A few core tips I’ve picked up on the way…


A quick update after the beach running; I struggled for the past few days bearing weight properly so out goes my plan for this week! I made it to the gym today for arms, core and cardio.

So for arms and core, I constructed a circuit which included moves to work the bicep, shoulder, tricep, chest, upper, lower and side core muscles. My basic circuit covers what I needed and since I need to focus more on tspine mobility right now I was happy not to overload arm/core day.

After this I headed to the spin studio for Les Mills RPM. I set the spin video off for 30 minutes to test the leg out and to add some cardio to todays workout. Th good news is; my leg held out!

Core work is important to anyone, whether you play sports, run or read books in the garden. The core supports the truck of your body, keeping you upright and supported. With a poor core, back pain and back problems are more probable. Speaking from personal experience, when I stop doing Pilates and Les Mills CXWorx classes, or core exercises in the gym I find it hard to sit up in bed first thing in the morning. I also know my core is weaking when I get sciatic pains down my glutes and legs! Its amazing what a few core exercises can do!

I fully recommend Pilates for core work but I get that not everyone wants to do Pilates. I’m going to add four of my somewhat favourite* core exercises to this blog post which are easy to add into a gym plan. These can be adapted, resistance can be added but I’ll add this short video on finding the neutral spine first.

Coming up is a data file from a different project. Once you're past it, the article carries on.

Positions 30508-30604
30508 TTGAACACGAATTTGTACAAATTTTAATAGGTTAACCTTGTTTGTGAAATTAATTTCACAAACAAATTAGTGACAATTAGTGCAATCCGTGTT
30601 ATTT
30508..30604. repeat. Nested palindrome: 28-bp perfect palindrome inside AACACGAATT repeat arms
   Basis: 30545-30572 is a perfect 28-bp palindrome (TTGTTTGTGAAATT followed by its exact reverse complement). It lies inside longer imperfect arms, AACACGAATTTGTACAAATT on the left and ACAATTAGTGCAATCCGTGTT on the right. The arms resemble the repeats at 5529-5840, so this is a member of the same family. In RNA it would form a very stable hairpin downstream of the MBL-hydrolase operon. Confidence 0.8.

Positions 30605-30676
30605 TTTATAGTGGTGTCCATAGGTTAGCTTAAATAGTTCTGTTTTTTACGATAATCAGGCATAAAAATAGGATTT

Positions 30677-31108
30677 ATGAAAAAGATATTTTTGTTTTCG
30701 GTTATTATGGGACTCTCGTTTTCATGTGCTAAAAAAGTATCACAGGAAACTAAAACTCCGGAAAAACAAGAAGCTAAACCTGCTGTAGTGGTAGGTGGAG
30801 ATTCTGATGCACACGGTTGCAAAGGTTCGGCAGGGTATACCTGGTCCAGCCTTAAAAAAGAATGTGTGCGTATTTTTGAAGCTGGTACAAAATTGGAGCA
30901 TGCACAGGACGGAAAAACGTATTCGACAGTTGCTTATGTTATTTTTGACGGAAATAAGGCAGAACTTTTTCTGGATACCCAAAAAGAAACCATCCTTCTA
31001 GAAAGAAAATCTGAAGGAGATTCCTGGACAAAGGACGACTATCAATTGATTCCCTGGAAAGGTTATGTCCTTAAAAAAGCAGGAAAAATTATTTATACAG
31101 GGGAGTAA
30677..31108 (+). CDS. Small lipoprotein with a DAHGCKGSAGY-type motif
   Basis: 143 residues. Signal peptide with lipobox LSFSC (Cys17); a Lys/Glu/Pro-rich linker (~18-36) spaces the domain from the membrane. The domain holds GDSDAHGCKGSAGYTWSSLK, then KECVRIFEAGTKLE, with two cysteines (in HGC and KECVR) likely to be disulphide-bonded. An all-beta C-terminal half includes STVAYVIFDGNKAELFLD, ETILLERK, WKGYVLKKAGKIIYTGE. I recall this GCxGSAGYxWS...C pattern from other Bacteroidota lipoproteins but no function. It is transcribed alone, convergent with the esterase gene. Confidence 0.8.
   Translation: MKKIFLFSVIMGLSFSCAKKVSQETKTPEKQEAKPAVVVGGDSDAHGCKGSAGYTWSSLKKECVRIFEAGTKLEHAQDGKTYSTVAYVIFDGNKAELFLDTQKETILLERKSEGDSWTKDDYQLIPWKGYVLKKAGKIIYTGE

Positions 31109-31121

Finding a neutral spine before any core work allows the body to be correctly aligned, reduce the pressure in joints and allows the core work harder. Essentially you get more bang for your buck if you set yourself up right and work it slowly.

So here’s four basics that, when in neutral and working it slowly** instead of blasting though can really improve core strength;

bird dog

The bird-dog I find this is a staple in my core work. Neutral spines are a little harder to maintain when not on the floor – the floor seems to give feedback to where you are. However, if you have a soft small ball you can place this on your lower back. The trick with this exercise is to keep the core strong, and stop rotation and movement while moving opposite arm and leg. If you place a small lightweight ball on the small of your back you’ll feel  it roll and around and fall off if you’re not using your core to keep you stable.


The crunch The simple, find neutral and crunch. Effective. Side crunches, double crunches, table top crunches are great progressions

leg raise

Leg raises – Its a love hate relationship. However, to note, find neutral and the second you feel you’re coming out of neutral lift your legs back up in the air. Small movements of just a few inches in neutral strengthen your core more than reaching a 45 degree angle and flexing your spine the opposite direction.

side plank

The side plank – Personally I’m not a fan of planks (probably because I’m rubbish at them!) but side planks are cool. Good for working all them side muscles… 😉 I usually stay with the adapted version, I can’t quite do the full on side plank, but I often add leg raises, or weight arm extensions to challenge that little bit more.

That’s all for now folks!

Do you do Pilates?

What’s your favourite core exercises?! Tell me below 🙂

*by favourite, I mean I’ll do them. Core day is my least favourite day in the gym. But most important. 

**By slow, like, two seconds a movement. 

***These are my own personal opinions and views, I am in no way qualified to teach exercise. You should always seek professional help/advice with starting new programs or doing new exercises. If you’re in a gym, ask an instructor to show you, I do.  🙂

****Illustrations taken from Workout Labs






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